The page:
Little said at hearing on Kennedy's two new charter schools

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Only three people signed up to speak out against the Department of Education’s plan to replace John F. Kennedy High School with two charter schools.

The turnout for the June 17 public hearing was in great  contrast to the Jan. 28 public hearing on the DOE’s proposal to phase out Kennedy, at which more than 30 people, including politicians, JFK alums, United Federation of Teachers representatives and students, made their voices heard.     

Instead, the one held last week took only 45 minutes and drew about 20 people. 

The Panel for Educational Policy, comprising members appointed by borough presidents and Mayor Michael Bloomberg, voted in February to close Kennedy by 2014. About a month later, the PEP voted to replace JFK with two New Visions charter high schools starting this fall. Public hearings were held prior to each vote. 

But the DOE was forced to hold another public hearing and will vote again on whether to replace Kennedy with charter schools after the UFT filed a lawsuit claiming, among other things, that the DOE’s space-sharing plan for Kennedy is inadequate. 

Although Councilman Oliver Koppell, the United Federation of Teachers and Sistas and Brothas United have, in the past, been vocally opposed to the DOE’s decision to close Kennedy and replace it with two charter schools, none of their members showed. 

Mr. Koppell said he did not know about the meeting, which was written about in The Press more than once, but doesn’t think his presence would have made a difference. 

“I think this is just a formality,” he said of the meeting in a phone interview.

SBU rallied before the first public hearing at Kennedy but the Northwest Bronx Community and Clergy Coalition, which heads SBU, has helped New Visions distribute information about its new schools.

After DOE and New Visions officials spoke at the meeting, the public was invited to comment on the plan to add two more schools to a building that currently holds six small schools. Speakers included two community members and a teacher and the public comment period lasted 15 minutes.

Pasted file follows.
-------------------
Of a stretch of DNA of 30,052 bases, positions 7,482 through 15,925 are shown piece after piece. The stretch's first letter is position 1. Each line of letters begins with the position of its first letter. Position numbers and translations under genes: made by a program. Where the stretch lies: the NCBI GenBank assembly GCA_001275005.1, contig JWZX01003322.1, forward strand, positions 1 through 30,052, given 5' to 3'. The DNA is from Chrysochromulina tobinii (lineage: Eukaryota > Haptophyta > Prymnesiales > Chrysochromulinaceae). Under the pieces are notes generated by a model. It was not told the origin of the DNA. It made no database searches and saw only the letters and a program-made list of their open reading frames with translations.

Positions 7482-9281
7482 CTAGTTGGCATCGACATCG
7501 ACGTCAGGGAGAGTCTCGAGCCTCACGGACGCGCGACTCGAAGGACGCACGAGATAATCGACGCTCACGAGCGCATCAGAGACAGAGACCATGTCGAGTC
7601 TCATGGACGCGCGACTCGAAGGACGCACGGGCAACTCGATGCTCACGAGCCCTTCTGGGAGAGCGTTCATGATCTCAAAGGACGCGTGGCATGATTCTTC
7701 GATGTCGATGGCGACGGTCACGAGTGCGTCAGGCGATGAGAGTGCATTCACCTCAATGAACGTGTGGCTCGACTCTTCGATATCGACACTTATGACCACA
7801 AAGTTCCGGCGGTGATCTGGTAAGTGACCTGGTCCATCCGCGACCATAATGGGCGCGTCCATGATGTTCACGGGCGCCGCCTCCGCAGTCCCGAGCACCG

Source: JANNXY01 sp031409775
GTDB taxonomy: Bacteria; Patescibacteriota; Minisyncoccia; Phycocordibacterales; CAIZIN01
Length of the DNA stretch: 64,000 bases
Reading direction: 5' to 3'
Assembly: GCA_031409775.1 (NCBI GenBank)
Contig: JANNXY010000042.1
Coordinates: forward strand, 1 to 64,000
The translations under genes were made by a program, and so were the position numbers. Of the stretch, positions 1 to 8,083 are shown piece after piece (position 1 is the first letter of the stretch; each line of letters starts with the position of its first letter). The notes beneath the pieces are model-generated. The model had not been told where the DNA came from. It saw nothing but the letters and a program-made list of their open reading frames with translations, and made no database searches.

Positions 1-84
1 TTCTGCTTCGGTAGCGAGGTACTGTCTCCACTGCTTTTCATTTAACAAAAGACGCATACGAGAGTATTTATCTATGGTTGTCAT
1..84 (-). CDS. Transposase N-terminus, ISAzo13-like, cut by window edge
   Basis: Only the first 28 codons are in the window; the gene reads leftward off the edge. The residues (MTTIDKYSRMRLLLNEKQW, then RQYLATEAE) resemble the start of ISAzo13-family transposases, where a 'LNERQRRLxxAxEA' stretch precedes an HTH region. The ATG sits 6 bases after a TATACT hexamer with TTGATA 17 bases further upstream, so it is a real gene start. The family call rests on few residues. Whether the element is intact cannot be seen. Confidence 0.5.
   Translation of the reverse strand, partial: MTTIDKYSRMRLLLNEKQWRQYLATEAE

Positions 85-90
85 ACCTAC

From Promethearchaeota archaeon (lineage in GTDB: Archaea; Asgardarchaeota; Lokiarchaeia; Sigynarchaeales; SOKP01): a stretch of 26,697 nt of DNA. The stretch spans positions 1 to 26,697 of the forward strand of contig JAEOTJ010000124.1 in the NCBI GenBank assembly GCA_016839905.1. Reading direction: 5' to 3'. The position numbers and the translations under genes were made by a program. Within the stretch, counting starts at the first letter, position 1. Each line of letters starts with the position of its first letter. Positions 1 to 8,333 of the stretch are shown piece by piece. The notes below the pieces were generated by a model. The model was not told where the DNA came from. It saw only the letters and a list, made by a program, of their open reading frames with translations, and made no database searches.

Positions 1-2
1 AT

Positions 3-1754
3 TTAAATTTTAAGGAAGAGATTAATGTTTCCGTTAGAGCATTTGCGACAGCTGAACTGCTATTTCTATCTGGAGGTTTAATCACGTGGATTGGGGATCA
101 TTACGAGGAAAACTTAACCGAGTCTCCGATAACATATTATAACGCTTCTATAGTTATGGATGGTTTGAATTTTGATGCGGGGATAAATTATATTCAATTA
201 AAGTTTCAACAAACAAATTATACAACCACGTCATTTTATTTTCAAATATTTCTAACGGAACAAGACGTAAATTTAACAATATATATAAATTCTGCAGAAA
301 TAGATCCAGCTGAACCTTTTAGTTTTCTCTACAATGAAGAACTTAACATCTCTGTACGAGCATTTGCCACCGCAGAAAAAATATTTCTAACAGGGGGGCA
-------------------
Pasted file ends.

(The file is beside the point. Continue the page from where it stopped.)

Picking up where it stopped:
A science teacher at Kennedy for 25 years, Paula Edlavitch told the panel, comprising District 10 Community Education Council President Marvin Shelton, JFK Principal Lisa Luft and five other education leaders, that she is worried about how the Kennedy campus’ lone library will be shared between eight schools. In an interview after the meeting, Ms. Edlavitch reiterated her concern that adding two schools to the six-school building will be costly. 

“As a taxpayer, eight principals, eight APs is way over $1 million, way too much of my money to pay for each,” she said. 

After the meeting, Mr. Shelton said he was concerned about the lunchroom sharing plan, in which students at the English Language Learners and International Support Preparatory Academy, which has not yet grown to full capacity, will be allotted 30 minutes for lunch while all the other schools will get 45 to 55 minutes.

Those who still wish to comment on the proposal can contact the State University of New York, the organization responsible for authorizing charter schools, at charters@suny.edu or fax a statement to 518-427-6510. 

The DOE is also taking comments about its proposal. Those who wish to chime in can e-mail hs.proposals@schools.nyc.gov or call 212-374-5159. 

There will be another vote on whether to replace Kennedy with two charter schools on Monday, June 27, on the Prospect Heights Campus, located at 883 Classon Ave. in Brooklyn, at 6 p.m. 

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